Cracking atmosphere here and close to the pitch views, had some great memories, here especially the night we made it into the football league. Only bug bear is this is The Victory Sports Ground or Waddon Road stadium. Why keep changing the name due to sponsorship and losing our history.
Don't look at the bouncers, sorry stewards, the wrong way. That's slightly unfair, because the meet and greet staff outside, before the match are alright, I might go so far as to say decent human beings.
Don't expect a drink inside, in fact don't expect a drink after leaving the town centre, unless you visit the newsagents/off license, on the corner, before they sell out... In which case you obviously didn't go into town.
Hope and pray that your team don't score, or, if they do, don't celebrate, because suddenly hundreds of meatheads, who tell everyone in earshot that they don't even like football, suddenly appear from the far corner to restore obeisance...
I used to think that Pride Park was what fascism looked like, in action, and still do, but I've now witnessed a worse example.
If you're heading for the home end, in the interest of fairness, it's the polar opposite, and a good day out.
The stadium, on the site of what was the Berkeley Hunt kennels, was built by the Cheltenham Original Brewery in 1927 and has been the home of Cheltenham Town since 1932, although it did not host senior football for 67 years. Cheltenham marked their 70th anniversary at the stadium by winning promotion to the Football League Second Division, the third tier of English football, for the first time. The record attendance is 8,326, at a game versus Reading, FA Cup 1st Round, 17 November 1956. Whaddon Road was the smallest League One stadium in the 2007-08 and 2008-09 season.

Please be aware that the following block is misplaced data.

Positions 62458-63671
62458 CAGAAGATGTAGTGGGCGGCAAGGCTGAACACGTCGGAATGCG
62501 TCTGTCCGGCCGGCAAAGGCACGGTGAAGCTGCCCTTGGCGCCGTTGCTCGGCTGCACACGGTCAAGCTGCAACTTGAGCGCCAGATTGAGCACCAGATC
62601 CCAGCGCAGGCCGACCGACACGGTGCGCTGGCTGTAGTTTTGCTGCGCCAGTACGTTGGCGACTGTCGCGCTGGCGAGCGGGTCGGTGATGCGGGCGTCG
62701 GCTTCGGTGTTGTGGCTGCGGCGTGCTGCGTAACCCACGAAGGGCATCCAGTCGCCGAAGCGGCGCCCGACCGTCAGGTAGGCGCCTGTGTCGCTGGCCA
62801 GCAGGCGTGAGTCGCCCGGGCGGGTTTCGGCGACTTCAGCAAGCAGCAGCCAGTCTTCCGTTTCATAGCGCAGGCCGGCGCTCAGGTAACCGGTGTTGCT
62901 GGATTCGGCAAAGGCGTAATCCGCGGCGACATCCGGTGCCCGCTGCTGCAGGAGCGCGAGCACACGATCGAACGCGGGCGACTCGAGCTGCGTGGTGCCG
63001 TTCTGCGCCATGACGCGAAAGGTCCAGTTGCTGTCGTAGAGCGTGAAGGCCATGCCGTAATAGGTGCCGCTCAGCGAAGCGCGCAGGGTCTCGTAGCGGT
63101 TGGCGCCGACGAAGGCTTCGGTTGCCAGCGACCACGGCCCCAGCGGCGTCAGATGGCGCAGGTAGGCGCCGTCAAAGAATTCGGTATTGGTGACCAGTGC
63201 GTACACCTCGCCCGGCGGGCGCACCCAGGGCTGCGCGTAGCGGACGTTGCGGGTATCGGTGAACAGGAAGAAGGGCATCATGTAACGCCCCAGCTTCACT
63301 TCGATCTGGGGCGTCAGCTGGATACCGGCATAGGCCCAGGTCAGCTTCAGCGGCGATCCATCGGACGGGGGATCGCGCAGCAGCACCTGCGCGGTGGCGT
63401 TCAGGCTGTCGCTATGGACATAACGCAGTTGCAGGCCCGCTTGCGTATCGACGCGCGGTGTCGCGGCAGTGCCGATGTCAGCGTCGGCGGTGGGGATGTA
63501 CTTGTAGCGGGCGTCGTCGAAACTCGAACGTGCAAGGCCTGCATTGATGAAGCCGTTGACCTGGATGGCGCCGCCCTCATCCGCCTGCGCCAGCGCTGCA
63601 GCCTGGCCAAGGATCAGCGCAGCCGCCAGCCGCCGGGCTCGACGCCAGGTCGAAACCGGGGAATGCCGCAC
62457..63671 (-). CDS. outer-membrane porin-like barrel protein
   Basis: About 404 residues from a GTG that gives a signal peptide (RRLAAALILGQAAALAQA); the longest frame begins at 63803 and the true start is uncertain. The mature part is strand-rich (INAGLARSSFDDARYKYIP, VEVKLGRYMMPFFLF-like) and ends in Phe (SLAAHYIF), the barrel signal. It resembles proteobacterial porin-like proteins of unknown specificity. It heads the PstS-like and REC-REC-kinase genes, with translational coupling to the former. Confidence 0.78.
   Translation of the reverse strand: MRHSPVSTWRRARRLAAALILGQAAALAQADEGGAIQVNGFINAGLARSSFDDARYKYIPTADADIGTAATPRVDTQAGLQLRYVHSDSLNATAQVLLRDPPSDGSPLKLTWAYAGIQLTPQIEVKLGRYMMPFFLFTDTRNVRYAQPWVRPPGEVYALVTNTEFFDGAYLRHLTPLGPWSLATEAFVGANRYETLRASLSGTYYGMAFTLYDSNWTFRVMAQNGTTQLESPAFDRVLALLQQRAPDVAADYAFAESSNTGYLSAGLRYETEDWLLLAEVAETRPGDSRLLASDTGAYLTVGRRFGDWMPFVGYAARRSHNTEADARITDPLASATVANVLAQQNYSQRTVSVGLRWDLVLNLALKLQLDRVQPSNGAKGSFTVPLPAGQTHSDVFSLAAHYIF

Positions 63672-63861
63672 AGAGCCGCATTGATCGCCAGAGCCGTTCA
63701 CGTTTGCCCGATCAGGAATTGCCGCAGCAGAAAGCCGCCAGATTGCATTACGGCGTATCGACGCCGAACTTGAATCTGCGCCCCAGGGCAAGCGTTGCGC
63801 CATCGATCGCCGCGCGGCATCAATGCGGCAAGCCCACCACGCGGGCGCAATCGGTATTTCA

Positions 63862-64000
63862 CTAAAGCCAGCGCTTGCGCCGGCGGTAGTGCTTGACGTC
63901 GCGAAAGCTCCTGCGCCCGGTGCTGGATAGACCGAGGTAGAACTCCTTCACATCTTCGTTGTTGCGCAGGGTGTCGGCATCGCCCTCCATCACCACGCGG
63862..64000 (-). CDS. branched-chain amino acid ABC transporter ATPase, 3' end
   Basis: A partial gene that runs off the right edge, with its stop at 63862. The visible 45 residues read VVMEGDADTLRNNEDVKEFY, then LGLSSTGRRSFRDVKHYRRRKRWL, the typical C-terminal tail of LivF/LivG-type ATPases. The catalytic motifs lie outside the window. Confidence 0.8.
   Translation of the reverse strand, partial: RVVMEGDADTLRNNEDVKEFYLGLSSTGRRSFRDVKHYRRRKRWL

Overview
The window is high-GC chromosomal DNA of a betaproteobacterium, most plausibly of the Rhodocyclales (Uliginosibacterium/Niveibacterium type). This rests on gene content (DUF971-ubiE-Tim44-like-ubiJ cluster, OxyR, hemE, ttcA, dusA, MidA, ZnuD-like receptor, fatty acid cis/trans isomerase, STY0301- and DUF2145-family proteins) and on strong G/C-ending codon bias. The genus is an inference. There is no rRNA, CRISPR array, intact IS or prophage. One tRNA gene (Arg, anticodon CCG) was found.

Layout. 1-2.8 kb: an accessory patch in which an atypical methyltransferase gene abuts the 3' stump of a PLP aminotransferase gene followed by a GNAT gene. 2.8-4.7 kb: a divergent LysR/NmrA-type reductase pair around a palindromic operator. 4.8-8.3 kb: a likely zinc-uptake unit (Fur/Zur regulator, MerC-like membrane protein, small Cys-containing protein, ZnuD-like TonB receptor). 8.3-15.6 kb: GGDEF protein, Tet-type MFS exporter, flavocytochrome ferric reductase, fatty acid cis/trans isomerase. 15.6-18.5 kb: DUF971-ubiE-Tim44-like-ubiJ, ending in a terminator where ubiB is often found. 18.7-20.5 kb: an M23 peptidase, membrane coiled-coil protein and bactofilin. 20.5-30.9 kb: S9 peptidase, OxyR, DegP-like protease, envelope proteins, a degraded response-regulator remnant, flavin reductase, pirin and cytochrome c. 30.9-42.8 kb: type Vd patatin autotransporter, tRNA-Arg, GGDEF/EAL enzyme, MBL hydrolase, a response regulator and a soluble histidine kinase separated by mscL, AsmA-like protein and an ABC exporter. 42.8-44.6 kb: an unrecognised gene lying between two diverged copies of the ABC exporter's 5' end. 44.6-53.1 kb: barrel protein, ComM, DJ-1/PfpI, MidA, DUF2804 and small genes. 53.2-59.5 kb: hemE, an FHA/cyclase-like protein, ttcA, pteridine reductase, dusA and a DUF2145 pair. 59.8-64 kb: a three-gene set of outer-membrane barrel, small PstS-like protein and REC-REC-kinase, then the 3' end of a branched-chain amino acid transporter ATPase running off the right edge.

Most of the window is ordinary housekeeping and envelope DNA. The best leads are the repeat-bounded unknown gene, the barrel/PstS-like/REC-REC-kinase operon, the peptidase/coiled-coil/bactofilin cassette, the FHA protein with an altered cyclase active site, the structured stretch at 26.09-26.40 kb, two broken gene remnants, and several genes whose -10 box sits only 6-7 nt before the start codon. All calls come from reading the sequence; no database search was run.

Hazlewoods Stand (Whaddon Road) - capacity 1,100. An all-seated stand behind one of the goals, initially named the Carlsberg Stand, it was opened in 2005 and is designated for away fans. For the 2009-10 season it was given to home supporters, but after one season it was returned to away fans.
Colin Farmer Stand (Wymans Road) - capacity 2,034. An all-seated stand that runs down one side of the pitch. The stand was opened in November 2001 and is home to the vocal "1887 Red Army" supporters, who are situated in block 7, as well as the Family Section in Block 1. For big games, two sections of the stand are given to away supporters. It was renamed the Colin Farmer Stand at the beginning of the 2016-17 season, in memory of Colin Farmer, a club legend.
Speedy Skips Stand (Prestbury Road End) - capacity about 2,100. Given a roof in 2000-01, this is now a covered terrace and is the home standing end.
Autovillage Stand (Main Stand) - capacity about 1,800. Built in 1963, it is a mixture of terracing (Tunnel and Paddock enclosures) at the front and seating at the back. The Main Stand runs down one side of the pitch, but is unusual in that it does not stretch the full length of the touchline and does not reach either corner flag. It contains the players dressing rooms, and hospitality, directors' and press boxes.